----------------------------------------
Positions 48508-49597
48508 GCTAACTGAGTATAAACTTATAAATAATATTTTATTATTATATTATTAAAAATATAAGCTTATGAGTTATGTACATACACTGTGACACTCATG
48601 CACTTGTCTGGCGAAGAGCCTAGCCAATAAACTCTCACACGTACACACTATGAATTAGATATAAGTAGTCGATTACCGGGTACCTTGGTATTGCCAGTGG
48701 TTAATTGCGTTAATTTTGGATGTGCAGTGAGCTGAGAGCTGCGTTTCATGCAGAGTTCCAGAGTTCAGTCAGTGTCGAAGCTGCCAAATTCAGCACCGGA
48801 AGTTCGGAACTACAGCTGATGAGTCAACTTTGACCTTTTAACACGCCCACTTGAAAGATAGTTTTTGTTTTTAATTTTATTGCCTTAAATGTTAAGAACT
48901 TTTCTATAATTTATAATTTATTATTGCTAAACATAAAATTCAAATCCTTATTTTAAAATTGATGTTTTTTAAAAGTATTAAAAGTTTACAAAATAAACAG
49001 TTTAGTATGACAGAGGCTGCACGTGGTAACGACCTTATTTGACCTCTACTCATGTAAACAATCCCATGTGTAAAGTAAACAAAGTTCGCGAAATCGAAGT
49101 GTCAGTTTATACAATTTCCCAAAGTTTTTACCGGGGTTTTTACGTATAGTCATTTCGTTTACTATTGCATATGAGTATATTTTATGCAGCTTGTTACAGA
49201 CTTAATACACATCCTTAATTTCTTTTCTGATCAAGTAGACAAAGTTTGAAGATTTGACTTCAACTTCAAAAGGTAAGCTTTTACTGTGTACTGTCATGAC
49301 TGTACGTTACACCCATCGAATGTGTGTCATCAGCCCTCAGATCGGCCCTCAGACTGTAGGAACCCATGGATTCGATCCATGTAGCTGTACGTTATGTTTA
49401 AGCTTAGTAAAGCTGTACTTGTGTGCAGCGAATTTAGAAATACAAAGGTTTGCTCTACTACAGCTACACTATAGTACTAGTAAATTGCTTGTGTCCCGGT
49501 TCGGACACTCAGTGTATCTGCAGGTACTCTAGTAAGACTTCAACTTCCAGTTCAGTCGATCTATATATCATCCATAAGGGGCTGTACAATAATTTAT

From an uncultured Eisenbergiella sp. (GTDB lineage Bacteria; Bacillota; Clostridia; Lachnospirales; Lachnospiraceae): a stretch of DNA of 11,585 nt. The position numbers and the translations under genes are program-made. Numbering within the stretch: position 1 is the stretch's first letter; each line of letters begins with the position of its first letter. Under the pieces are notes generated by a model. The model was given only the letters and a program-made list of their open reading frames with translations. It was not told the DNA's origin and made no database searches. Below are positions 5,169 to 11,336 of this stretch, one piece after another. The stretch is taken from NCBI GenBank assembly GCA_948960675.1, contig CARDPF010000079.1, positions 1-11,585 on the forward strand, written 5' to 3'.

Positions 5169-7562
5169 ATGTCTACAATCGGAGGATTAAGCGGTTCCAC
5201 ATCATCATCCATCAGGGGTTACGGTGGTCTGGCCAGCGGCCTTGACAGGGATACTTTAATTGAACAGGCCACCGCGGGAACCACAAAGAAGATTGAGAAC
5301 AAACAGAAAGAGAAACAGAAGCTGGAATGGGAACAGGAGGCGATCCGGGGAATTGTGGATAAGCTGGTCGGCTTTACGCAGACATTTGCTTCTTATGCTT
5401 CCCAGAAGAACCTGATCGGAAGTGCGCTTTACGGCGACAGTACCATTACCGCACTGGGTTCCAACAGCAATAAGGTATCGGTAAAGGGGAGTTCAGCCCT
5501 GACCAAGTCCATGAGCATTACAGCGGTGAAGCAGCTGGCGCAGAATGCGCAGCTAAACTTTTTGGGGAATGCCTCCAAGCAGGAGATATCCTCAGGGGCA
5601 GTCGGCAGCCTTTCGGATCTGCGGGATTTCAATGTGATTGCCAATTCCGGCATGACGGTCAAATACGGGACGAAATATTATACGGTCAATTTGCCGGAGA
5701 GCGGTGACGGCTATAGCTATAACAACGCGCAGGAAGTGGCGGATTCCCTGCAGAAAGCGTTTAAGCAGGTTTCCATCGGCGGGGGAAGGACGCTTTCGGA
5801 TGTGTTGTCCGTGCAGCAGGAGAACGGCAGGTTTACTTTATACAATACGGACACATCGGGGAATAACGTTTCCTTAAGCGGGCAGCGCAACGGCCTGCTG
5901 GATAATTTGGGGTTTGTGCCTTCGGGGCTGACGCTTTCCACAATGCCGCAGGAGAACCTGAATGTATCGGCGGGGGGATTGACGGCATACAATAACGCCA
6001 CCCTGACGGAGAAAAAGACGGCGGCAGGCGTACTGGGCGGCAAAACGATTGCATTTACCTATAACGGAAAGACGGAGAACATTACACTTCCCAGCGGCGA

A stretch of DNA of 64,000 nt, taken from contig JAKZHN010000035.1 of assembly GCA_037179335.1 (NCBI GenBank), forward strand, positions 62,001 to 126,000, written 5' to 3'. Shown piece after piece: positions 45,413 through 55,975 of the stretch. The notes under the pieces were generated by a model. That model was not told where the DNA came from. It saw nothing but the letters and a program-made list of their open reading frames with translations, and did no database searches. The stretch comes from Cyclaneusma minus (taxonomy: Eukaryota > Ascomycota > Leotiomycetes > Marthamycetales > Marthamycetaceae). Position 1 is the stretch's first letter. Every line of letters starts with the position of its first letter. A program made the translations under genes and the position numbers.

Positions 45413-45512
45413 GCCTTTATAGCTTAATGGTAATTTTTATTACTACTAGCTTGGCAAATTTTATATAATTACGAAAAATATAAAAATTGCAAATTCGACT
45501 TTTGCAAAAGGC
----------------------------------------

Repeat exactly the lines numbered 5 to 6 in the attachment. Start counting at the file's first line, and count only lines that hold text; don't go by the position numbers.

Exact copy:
48801 AGTTCGGAACTACAGCTGATGAGTCAACTTTGACCTTTTAACACGCCCACTTGAAAGATAGTTTTTGTTTTTAATTTTATTGCCTTAAATGTTAAGAACT
48901 TTTCTATAATTTATAATTTATTATTGCTAAACATAAAATTCAAATCCTTATTTTAAAATTGATGTTTTTTAAAAGTATTAAAAGTTTACAAAATAAACAG